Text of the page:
Michigan is a no-fault divorce state, meaning that in order for the court to grant a divorce, you don't have to prove grounds for the divorce (such as adultery, abuse or other grounds.  One must simply state that there has been a breakdown in the marriage and there is no likelihood of preserving the marriage. In the state of Michigan due to the "No-fault" laws, a person will be granted a divorce even if the other party contests the court granting a divorce.

Michigan Courts can take fault into consideration in determining  custody, visitation, spousal support and property rights. In doing so, the Court will resolve all issues between the parties.


In  Michigan, parties can also be legally separated. In a Legal Separation, the court will resolve all the issues in the same manner as a divorce. However the parties will remain legally married. It is important to note, even though you are legally married, you may have to file taxes separately and may not be allowed to remain on their spouses health insurance. It would be important to consult with an accountant for tax issues.


An Annulment is a judicial determination that a valid marriage did not occur. In Michigan in order to obtain an Annulment proper grounds for the Annulment must be proved. Grounds that are recognized in Michigan are Bigamy, Marriage prohibited by the relationship of the parties, Incompetence, Underage Marriages, Fraud and dress or Other grounds. Other grounds must have existed at the time of the marriage that are incurable and the party knew of the inability and failed to disclose it, such as inability to have children.


In Michigan, the Courts have authority to award custody, parenting time and support under the Michigan Child Custody Act of 1970,  MCL 722.21 et seq.  There are 2 types of Custody. Legal Custody, which allows the parent or parents to make decisions regarding the child, such as medical, schooling, and religious decisions. The Court can award Legal Custody to one party (Sole) or award Joint Legal Custody to both parents.  Physical Custody is where the child resides, currently in Michigan, unless a party has no parenting time awarded, physical custody is considered joint. In making a determination for custody and parenting time, the court utilizes the Best Interest Factors.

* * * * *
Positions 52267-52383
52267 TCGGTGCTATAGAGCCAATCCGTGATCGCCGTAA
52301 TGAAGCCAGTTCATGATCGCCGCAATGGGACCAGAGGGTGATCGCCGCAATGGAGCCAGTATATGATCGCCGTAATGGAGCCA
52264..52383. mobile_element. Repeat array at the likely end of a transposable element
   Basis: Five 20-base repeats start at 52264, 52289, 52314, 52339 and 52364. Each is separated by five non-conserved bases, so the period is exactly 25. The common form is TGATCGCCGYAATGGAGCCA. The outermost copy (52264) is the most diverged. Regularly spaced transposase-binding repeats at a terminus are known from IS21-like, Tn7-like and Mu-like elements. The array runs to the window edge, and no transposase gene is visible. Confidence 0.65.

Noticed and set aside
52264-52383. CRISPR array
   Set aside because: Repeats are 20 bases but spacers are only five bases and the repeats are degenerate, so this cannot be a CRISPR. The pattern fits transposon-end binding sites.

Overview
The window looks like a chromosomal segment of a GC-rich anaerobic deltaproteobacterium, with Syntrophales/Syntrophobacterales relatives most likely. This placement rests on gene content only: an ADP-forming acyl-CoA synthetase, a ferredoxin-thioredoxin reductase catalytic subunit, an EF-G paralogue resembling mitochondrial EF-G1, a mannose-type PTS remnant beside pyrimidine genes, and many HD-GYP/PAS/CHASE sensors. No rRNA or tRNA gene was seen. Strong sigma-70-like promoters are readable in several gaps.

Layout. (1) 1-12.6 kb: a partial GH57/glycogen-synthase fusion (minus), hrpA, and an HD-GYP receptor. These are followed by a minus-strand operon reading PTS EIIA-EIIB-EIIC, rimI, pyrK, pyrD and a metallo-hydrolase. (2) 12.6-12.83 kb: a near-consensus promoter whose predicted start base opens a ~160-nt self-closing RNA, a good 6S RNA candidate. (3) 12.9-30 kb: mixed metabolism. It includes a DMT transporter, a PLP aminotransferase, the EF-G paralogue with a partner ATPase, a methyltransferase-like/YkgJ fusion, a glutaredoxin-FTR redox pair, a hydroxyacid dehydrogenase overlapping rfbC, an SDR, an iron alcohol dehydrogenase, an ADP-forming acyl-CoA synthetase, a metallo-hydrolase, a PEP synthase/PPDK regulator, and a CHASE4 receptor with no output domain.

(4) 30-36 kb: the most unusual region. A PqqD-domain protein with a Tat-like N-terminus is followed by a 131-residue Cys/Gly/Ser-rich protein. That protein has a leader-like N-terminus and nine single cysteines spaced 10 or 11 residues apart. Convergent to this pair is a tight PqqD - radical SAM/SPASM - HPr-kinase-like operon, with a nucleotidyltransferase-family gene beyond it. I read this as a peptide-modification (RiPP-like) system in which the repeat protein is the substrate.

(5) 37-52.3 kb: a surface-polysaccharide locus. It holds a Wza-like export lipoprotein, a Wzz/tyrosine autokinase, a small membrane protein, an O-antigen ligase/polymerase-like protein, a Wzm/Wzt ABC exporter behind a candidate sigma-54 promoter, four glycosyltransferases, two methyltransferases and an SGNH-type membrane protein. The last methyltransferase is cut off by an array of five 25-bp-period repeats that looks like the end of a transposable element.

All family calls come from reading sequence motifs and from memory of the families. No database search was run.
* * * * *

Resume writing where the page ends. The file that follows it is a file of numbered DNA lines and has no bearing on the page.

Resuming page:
The Factors are:


  • (a) The love, affection, and other emotional ties existing between the parties involved and the child. This factor focuses on the emotional bond that already exists between the parent and the child.
  • (b) The capacity and disposition of the parties involved  to give the child love, affection, and guidance and to continue the  education and raising of the child in his or her religion or creed, if  any. This factor tries to project the parent’s ability to  foster an emotional bond in the future, and the parent’s impact on such  matters as education, guidance, and religious training.
  • (c) The capacity and disposition of the parties involved  to provide the child with food, clothing, medical care or other  remedial care recognized and permitted under the laws of this state in  place of medical care, and other material needs. 
  • (d) The length of time the child has lived in a stable,  satisfactory environment, and the desirability of maintaining  continuity. 
  • (e) The permanence, as a family unit, of the existing or proposed custodial home or homes. This  factor focuses solely on the permanence of the family environment, not  the acceptability of the home or child care arrangements.
  • (f) The moral fitness of the parties involved. This  factor evaluates the parties’ moral fitness only as it relates to how  they will function as a parent and not as to who is the morally superior  adult.
  • (g) The mental and physical health of the parties involved. This factor should not impair or defeat the public policy goal of integrating disabled persons into the mainstream of society.
  • (h) The home, school, and community record of the child. 
  • (i) The reasonable preference of the child, if the court considers the child to be of sufficient age to express preference. The  court must take the preference of the child into account if it decides  that the child is old enough to express a preference. The court is not  required to disclose the child’s preference. The child’s preference does  not automatically outweigh other factors; it is only one element used  to make the determination.
  • (j) The willingness and ability of each of the parties  to facilitate and encourage a close and continuing parent-child  relationship between the child and the other parent or the child and the  parents. A court may not consider negatively for the purposes of this  factor any reasonable action taken by a parent to protect a child or  that parent from sexual assault or domestic violence by the child’s  other parent. 
  • (k) Domestic violence, regardless of whether the violence was directed against or witnessed by the child. 
  • (  l  ) Any other factor considered by the court to be relevant to a particular child custody dispute. The court may not consider the race of a parent’s spouse in considering whether to change custody.

The Court uses these factors in determining both Legal and Physical custody.


Child Protection Laws are governed by  MCL 722.621 et seq.; the Juvenile Code, MCL 712A.1 et seq.; and subchapter 3.900 of the Michigan Court Rules.  Taken together, these sources of authority  establish a comprehensive scheme for reporting cases of suspected abuse  and neglect, investigating those reports, and responding, when necessary, with appropriate legal  action. 

Child Protective Proceedings deal with a variety of incidents and are very complex. I would encourage anyone dealing with a Neglect/Abuse Case to consult with and retain an attorney as the consequences can be severe including the termination of parental rights.